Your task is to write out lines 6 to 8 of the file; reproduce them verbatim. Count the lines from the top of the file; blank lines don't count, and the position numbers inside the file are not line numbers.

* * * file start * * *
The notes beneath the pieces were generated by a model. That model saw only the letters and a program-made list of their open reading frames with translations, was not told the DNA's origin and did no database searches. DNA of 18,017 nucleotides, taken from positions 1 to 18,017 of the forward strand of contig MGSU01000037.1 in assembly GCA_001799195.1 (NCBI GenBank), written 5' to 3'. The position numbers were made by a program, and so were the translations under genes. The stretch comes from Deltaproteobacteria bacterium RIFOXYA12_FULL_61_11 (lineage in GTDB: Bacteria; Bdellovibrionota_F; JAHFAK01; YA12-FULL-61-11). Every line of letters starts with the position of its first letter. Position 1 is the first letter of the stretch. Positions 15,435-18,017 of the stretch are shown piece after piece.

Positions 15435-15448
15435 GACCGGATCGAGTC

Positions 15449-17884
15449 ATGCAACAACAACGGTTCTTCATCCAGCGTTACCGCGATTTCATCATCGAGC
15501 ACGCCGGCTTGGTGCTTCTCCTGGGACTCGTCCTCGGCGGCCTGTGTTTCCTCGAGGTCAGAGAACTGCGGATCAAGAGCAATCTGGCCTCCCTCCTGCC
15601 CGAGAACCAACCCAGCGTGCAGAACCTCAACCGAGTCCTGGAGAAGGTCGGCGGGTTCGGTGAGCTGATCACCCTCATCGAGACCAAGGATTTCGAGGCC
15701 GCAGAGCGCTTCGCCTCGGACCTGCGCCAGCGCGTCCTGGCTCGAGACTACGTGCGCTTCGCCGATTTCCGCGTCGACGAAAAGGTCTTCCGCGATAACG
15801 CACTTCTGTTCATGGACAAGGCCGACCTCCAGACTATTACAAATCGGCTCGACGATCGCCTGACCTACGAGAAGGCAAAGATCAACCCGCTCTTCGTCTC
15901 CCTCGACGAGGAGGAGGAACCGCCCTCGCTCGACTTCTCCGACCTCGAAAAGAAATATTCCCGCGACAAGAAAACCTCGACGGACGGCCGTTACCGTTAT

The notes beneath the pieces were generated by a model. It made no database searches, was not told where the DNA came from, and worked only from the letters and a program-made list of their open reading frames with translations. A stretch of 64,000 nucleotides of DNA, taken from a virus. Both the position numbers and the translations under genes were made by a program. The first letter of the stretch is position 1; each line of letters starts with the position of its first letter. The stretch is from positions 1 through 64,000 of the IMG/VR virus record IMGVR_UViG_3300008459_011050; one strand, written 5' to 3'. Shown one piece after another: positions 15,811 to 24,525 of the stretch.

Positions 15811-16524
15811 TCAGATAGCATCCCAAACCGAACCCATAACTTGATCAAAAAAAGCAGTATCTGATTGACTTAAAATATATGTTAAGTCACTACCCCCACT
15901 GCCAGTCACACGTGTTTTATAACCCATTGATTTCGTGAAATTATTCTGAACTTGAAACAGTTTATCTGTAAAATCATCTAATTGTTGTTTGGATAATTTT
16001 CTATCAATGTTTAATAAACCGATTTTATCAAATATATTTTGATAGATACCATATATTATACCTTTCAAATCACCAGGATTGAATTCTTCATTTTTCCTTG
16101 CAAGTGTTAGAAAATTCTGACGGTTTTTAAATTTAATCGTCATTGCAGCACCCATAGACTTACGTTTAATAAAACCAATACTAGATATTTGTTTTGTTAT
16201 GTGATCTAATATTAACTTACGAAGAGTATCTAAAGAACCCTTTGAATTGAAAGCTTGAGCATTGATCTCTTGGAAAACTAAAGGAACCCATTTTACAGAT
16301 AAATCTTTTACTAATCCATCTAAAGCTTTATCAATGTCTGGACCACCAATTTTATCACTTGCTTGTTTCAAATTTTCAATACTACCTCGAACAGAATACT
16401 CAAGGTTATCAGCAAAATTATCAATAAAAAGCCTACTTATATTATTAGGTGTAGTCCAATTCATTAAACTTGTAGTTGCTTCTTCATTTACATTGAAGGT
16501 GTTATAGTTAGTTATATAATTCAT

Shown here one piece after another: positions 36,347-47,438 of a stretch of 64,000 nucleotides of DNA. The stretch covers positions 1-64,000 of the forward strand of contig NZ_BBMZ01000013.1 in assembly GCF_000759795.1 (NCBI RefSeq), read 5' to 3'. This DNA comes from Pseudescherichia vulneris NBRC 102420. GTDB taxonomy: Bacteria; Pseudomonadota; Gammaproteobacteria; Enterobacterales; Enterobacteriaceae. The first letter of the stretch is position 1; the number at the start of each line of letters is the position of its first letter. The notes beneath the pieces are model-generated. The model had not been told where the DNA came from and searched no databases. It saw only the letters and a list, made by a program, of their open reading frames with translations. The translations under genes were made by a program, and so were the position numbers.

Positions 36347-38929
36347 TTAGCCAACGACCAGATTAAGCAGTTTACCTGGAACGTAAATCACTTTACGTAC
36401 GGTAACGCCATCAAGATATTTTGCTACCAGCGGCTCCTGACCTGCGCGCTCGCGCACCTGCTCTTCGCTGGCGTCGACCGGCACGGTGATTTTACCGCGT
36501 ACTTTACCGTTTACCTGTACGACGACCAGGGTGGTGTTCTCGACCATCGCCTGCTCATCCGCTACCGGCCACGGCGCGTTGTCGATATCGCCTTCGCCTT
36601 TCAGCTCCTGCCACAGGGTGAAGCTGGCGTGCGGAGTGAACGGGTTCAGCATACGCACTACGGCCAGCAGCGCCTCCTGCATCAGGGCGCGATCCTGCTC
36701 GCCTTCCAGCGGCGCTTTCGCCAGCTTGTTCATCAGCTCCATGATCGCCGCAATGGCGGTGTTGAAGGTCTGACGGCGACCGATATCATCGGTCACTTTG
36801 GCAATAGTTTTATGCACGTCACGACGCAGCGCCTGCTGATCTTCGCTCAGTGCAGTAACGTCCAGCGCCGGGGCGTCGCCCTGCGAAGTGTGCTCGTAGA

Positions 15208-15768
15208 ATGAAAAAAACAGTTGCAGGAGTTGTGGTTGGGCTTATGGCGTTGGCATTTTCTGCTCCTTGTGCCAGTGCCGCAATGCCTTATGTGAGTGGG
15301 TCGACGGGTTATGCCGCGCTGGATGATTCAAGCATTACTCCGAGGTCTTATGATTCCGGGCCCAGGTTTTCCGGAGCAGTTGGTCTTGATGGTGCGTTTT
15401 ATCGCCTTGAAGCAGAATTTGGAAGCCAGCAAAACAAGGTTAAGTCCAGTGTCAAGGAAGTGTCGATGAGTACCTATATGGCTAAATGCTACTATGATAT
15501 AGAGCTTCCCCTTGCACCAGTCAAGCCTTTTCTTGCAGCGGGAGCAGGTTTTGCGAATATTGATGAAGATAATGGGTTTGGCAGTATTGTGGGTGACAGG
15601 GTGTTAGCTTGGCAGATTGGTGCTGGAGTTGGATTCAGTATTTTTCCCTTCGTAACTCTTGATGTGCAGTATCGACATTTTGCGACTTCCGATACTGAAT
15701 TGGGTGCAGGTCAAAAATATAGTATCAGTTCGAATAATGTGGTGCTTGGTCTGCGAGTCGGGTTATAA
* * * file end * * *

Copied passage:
15501 ACGCCGGCTTGGTGCTTCTCCTGGGACTCGTCCTCGGCGGCCTGTGTTTCCTCGAGGTCAGAGAACTGCGGATCAAGAGCAATCTGGCCTCCCTCCTGCC
15601 CGAGAACCAACCCAGCGTGCAGAACCTCAACCGAGTCCTGGAGAAGGTCGGCGGGTTCGGTGAGCTGATCACCCTCATCGAGACCAAGGATTTCGAGGCC
15701 GCAGAGCGCTTCGCCTCGGACCTGCGCCAGCGCGTCCTGGCTCGAGACTACGTGCGCTTCGCCGATTTCCGCGTCGACGAAAAGGTCTTCCGCGATAACG